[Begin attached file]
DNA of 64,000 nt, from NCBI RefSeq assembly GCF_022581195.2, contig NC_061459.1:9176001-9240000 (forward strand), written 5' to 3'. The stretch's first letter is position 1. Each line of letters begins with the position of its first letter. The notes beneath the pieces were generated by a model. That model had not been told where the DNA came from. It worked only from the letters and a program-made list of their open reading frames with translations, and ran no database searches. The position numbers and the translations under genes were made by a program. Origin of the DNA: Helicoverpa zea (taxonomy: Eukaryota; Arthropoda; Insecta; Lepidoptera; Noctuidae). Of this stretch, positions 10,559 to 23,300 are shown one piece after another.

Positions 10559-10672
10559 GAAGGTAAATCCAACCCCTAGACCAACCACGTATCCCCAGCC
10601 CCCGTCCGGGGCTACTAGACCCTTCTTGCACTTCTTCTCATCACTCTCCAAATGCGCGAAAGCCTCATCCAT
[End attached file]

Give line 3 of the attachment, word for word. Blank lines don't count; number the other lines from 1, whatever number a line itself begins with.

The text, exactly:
10559 GAAGGTAAATCCAACCCCTAGACCAACCACGTATCCCCAGCC